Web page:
LOUISVILLE, Ky. (AP) - Kentucky Democrats are planning on
sending "challengers" to voting locations at precincts throughout
the state this year as a way to ensure the vote isn't suppressed.
Democrats are also planning to track whether registered voters
have cast ballots and use that information to try to get them to
the polls during the Nov. 6 election.
Under state law, political parties may field challengers to
contest whether a prospective voter is properly registered, is a
felon or has properly identified himself or herself. Parties are
also allowed to record voters' names.
Robert Keller, a Kentucky Democratic Party spokesman, said the
challengers are going to be at polls acting as observers and
note-takers and won't challenge a voters' eligibility. Keller said
he did not know how many precincts in the state would be targeted.
Steve Robertson, Kentucky GOP chairman, said Republicans are not
fielding election challengers this year. Still, the GOP may contest
some of the Democratic challengers because their addresses might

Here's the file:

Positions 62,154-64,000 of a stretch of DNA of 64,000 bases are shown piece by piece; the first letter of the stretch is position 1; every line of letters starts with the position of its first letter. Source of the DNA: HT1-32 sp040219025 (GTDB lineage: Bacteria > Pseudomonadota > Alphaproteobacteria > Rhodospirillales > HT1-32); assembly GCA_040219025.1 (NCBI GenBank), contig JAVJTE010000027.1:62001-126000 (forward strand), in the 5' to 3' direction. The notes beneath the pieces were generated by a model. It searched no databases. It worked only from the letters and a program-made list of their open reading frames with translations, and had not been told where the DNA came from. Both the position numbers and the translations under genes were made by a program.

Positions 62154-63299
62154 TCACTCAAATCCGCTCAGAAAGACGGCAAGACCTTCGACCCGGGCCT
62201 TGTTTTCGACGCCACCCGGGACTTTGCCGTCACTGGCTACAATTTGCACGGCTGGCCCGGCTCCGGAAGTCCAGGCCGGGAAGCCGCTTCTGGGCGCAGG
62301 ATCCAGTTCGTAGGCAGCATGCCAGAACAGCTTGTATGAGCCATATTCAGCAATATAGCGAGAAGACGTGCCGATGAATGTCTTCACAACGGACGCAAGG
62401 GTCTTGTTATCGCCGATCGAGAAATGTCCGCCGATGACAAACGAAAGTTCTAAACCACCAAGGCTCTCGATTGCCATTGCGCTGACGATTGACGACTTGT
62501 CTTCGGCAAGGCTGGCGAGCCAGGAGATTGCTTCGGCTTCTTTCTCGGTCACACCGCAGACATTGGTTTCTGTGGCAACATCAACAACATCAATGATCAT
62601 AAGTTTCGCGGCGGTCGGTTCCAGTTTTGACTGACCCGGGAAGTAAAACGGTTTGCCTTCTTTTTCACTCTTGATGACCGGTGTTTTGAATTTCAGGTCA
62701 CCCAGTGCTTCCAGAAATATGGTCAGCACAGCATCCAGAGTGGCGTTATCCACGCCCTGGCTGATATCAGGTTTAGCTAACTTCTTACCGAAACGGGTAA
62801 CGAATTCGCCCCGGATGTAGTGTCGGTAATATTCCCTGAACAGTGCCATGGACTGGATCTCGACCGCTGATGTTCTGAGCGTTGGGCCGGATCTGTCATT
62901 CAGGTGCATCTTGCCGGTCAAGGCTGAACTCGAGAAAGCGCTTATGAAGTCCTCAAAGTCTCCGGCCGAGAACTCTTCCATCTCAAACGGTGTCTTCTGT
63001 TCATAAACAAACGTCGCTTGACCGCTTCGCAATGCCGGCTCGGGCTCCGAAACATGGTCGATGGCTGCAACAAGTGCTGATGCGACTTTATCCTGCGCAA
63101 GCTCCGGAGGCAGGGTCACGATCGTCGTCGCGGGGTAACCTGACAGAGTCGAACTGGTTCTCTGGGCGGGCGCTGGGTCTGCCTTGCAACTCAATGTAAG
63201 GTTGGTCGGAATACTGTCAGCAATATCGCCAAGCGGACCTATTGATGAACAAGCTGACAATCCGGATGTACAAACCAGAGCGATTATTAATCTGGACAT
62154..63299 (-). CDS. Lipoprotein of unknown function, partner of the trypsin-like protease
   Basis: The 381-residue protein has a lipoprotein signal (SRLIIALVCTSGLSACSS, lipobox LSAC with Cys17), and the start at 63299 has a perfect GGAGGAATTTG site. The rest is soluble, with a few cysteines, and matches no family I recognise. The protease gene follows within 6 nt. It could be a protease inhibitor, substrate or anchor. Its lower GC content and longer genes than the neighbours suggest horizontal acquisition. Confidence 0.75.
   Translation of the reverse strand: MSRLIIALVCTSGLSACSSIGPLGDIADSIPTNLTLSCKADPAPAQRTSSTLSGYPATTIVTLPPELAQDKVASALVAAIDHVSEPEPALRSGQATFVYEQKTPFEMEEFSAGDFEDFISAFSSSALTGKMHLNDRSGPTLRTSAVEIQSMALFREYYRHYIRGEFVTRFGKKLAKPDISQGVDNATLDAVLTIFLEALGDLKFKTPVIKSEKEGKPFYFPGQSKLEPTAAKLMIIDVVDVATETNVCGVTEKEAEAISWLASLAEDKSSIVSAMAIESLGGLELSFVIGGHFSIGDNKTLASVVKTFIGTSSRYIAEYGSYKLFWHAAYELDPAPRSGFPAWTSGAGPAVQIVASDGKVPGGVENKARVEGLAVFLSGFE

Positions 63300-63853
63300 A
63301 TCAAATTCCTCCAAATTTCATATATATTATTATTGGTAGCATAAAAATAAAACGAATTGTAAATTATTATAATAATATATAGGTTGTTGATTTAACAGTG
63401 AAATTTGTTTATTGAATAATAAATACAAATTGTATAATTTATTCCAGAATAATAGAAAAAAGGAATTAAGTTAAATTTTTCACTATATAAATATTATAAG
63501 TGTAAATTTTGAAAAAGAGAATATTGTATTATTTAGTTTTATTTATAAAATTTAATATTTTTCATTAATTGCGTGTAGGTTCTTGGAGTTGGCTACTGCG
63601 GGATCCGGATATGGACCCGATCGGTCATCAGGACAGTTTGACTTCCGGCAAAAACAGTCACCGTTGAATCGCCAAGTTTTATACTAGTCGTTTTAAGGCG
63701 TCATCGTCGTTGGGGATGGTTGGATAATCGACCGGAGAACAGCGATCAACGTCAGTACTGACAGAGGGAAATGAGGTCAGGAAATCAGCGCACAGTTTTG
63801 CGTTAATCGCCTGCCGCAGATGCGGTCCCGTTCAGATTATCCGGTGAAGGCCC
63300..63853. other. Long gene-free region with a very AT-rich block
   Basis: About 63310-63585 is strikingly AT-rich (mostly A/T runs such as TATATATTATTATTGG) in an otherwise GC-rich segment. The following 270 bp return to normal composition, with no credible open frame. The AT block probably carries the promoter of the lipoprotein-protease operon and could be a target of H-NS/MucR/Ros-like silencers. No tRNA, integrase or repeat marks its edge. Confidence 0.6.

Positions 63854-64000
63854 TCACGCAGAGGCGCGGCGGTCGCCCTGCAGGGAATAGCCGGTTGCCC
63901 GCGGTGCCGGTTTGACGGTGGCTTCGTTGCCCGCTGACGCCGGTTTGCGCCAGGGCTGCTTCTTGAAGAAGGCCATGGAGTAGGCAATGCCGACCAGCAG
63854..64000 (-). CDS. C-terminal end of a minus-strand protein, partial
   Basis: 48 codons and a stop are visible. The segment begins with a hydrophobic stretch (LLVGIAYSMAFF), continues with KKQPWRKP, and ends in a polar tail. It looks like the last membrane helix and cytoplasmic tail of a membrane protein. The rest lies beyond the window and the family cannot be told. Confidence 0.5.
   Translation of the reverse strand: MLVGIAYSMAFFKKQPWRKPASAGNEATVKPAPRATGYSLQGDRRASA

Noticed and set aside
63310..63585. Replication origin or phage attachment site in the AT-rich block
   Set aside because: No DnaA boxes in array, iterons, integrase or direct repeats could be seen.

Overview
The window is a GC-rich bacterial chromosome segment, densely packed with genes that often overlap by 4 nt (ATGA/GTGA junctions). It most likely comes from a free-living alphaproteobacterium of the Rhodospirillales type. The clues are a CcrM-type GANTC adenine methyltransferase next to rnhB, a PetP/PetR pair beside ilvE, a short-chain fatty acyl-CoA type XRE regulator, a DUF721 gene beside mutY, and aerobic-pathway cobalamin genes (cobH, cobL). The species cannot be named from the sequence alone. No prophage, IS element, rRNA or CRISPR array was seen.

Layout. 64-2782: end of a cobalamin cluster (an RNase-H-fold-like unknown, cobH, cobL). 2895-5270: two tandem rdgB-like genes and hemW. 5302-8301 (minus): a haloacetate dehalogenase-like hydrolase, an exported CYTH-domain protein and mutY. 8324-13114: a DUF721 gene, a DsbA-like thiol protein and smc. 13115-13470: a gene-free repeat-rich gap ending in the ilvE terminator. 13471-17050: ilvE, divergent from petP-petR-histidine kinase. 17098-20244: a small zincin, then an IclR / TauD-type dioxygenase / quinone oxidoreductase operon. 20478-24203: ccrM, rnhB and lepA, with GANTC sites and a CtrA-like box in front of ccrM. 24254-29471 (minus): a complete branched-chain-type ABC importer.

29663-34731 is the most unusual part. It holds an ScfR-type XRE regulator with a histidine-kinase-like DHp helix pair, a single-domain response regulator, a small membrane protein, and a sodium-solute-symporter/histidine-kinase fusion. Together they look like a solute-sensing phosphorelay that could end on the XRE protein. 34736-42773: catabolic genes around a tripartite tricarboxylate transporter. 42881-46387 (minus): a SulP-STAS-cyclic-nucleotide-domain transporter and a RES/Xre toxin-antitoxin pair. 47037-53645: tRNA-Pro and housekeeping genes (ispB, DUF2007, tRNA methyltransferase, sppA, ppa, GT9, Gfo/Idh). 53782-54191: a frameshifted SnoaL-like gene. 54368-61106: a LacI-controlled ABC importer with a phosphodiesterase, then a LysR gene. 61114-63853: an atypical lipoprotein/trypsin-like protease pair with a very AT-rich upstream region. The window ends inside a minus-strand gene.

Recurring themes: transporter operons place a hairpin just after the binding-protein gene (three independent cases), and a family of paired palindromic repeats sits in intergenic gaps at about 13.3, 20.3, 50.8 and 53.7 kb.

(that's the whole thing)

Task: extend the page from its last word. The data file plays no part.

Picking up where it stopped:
not match up with voter rolls, Roberts said.
According to state law, a challenger must be registered in the
county where they're positioned.
Jack Richardson IV, the Jefferson County Republican chairman,
said Democrats were operating under a double standard. Richardson
was criticized in 2003 after he dispatched GOP challengers to parts
of Louisville in an effort to monitor suspected vote fraud.
"I wonder if the (American Civil Liberties Union) will file
suit against them?" Richardson said, referring to a failed ACLU
lawsuit aimed at blocking the Republican challengers.
Information from: The Courier-Journal,
(Copyright 2007 by The Associated Press. All Rights Reserved.)